Casa Galos Hotel & Lofts (Templeman 893, Valparaiso 2370951, Chile)

Hotel Casa Higueras (Higuera 133 | Cerro Alegre, Valparaiso 2370540, Chile)

Hotel Da Vinci Valparaiso (Urriola 426 Cerro Alegre | Urriola 426 Cerro Alegre, Valparaiso, Chile)

Hotel Fauna (Paseo Dimalow 166 | Cerro Alegre, Valparaiso 2340000, Chile)

Hotel 17 (Papudo No. 557 | Cerro Concepcion, Valparaiso 2370621, Chile)

Detailed Itinerary: 3 days in Valparaiso – a great add-on to any trip to Chile

Day 1

Valparaiso was once a wealthy port town, but its development slowed down because of the completion of the Panama Canal in 1914. Because it was one of the most prosperous shipping and trade ports in South America during the late 19th-century, there are numerous architectural splendors and historical attractions you can visit.

La Sebastiana, Valparaiso, Chile
A very poem inspiring view through a window of Pablo Neruda’s house La Sebastiana (Mandy2110 / Shutterstock.com)

Assuming you arrived in the city from Santiago in the morning, you can come to grips with Valparaiso’s history after lunch. Start with La Sebastiana (Pablo Neruda’s House), one of the houses of Chilean poet and writer Pablo Neruda. “I feel the tiredness of Santiago, I want to find a house to live and write in peace at Valparaíso.” This was said by Pablo Neruda in a letter to a friend. During your tour to his house, imagine how this peaceful home enabled him to get a Literature Nobel Prize in 1971. Do not miss to take street art photographs of Paseo Gervasoni, a street full of impressive art as well as beautiful graffiti murals. Then, hike the Cerro Concepcion (Concepcion Hill). It can be reached by going up Calle Tubildad or riding a funicular located at Prat Street. End the day at Plaza Victoria, one of the main squares in Valaparaiso. After the walking tour, make your way back to your hotel and get a good night sleep so you have energy for a whole day of adventure the next day.

Street art in Concepcion and Alegre districts of the protected UNESCO World Heritage Site of Valparaiso (Anky / Shutterstock.com)

Day 2

Start your day at one of Valparaiso’s best breakfast and brunch spots. Then, make your way to Museo Maritimo Nacional (National Maritime Museum), which houses some extraordinary historic and artistic relics about the Chilean Navy. You may to spend as much time as possible here if you are interested in the history of Chilean Navy. To get here, take the hillside elevator Ascensor Artillería at Plaza Aduana. Before lunch, head to Plaza Sotomayor. Do not miss to pay your respect at the memorial sculpture to honor Chilean naval fighters. With the remaining time, visit Palacio Baburizza. It was built in the late 19th century and it served as the official residence of Pascual Baburizza, a Croatian businessman. Later, enjoy a hearty Chilean dinner before returning to your hotel.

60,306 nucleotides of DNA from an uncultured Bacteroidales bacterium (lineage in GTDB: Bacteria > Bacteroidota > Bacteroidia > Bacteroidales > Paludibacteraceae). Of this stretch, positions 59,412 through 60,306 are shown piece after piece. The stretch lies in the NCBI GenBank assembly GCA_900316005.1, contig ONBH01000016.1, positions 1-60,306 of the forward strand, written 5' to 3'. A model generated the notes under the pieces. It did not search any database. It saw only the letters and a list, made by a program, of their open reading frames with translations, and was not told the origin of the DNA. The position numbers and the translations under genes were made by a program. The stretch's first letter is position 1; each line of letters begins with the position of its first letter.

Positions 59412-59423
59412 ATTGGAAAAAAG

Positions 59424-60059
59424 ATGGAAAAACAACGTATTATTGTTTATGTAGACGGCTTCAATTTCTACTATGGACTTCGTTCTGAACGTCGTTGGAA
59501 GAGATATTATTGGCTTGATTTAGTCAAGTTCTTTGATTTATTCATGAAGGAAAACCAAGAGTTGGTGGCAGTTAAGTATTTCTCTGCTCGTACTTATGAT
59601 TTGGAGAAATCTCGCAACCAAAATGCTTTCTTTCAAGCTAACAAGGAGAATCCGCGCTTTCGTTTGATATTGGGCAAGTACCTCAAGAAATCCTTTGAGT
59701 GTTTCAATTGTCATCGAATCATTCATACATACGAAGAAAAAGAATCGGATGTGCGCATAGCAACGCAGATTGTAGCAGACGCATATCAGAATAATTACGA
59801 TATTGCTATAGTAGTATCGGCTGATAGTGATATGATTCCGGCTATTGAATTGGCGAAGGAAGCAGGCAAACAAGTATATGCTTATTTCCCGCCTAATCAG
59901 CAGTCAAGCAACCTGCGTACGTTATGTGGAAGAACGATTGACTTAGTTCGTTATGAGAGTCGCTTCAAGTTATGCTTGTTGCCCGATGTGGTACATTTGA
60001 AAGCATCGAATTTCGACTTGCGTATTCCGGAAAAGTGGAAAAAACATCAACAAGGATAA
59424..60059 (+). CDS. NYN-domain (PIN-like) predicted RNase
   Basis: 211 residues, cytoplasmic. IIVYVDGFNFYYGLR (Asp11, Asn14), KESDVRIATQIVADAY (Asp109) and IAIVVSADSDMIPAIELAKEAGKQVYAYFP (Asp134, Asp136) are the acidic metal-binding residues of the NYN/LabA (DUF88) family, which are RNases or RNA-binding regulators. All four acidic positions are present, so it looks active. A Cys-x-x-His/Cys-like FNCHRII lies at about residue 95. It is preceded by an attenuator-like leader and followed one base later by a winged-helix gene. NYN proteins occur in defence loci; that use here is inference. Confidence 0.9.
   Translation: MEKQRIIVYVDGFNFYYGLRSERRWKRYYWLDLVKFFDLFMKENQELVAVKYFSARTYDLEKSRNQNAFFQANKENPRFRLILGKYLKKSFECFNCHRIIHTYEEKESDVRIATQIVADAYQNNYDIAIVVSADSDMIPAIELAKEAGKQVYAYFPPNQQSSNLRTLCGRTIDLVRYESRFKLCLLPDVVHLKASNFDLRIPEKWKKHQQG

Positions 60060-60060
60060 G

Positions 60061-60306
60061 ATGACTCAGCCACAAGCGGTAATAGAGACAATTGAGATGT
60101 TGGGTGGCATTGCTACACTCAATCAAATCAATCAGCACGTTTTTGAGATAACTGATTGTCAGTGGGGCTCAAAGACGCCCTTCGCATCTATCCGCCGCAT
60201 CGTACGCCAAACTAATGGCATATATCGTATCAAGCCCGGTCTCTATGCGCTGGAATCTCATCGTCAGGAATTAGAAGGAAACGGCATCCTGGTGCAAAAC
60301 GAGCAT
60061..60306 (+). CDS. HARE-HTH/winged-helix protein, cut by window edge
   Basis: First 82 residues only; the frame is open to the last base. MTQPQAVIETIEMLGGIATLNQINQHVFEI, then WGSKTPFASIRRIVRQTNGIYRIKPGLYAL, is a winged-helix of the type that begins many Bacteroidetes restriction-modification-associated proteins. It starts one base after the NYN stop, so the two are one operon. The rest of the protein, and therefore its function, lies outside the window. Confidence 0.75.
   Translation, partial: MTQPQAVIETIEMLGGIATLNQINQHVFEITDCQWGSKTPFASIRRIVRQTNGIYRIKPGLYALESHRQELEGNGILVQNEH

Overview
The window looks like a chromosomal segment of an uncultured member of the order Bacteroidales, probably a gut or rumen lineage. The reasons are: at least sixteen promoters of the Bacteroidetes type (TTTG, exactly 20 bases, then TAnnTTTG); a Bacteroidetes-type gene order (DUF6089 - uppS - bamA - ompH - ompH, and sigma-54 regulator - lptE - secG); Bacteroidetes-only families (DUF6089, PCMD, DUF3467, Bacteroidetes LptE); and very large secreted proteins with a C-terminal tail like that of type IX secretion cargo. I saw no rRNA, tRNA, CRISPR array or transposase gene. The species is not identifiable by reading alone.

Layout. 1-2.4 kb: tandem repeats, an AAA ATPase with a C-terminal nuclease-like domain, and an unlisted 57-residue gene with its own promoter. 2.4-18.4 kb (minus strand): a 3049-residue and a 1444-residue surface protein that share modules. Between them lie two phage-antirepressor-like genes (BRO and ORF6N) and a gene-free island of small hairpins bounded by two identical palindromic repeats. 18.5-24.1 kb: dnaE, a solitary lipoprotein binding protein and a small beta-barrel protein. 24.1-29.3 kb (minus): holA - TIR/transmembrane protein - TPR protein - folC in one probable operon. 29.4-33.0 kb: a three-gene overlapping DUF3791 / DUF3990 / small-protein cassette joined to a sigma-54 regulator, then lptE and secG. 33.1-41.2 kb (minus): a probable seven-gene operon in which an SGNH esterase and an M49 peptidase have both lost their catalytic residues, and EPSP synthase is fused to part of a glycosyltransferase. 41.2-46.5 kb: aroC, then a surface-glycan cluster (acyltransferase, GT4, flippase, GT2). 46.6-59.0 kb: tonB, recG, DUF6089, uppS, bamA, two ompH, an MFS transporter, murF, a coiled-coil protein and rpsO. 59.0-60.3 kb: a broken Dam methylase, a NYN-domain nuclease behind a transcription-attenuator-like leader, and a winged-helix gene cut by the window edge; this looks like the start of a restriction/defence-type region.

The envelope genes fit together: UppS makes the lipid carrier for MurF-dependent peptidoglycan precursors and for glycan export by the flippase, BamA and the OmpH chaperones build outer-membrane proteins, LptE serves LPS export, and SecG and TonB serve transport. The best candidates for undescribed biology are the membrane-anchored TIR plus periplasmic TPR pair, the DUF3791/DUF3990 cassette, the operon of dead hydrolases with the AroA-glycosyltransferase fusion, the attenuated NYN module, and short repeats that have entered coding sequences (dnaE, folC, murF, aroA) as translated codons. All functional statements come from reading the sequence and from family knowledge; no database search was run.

Palacio Baburizza, Valparaiso, Chile
The facade of the art museum Palacio Baburizza (Matyas Rehak / Shutterstock.com)

Day 3

Your final day in the city can be spent on last-minute shopping and seeing those Valparaiso attractions that you haven’t yet had time for. If you still have time, fit in an amazing breakfast or lunch in the city. You could even squeeze in some souvenir shopping before you travel back to Santiago or other parts of Chile.

Have you been to Chile? Do you have any tips or suggestions to share? If so, you can leave your comments below.

Featured image: Valparaiso, Chile aerial view of town and harbor (electra / Shutterstock.com)

Chile, City exploring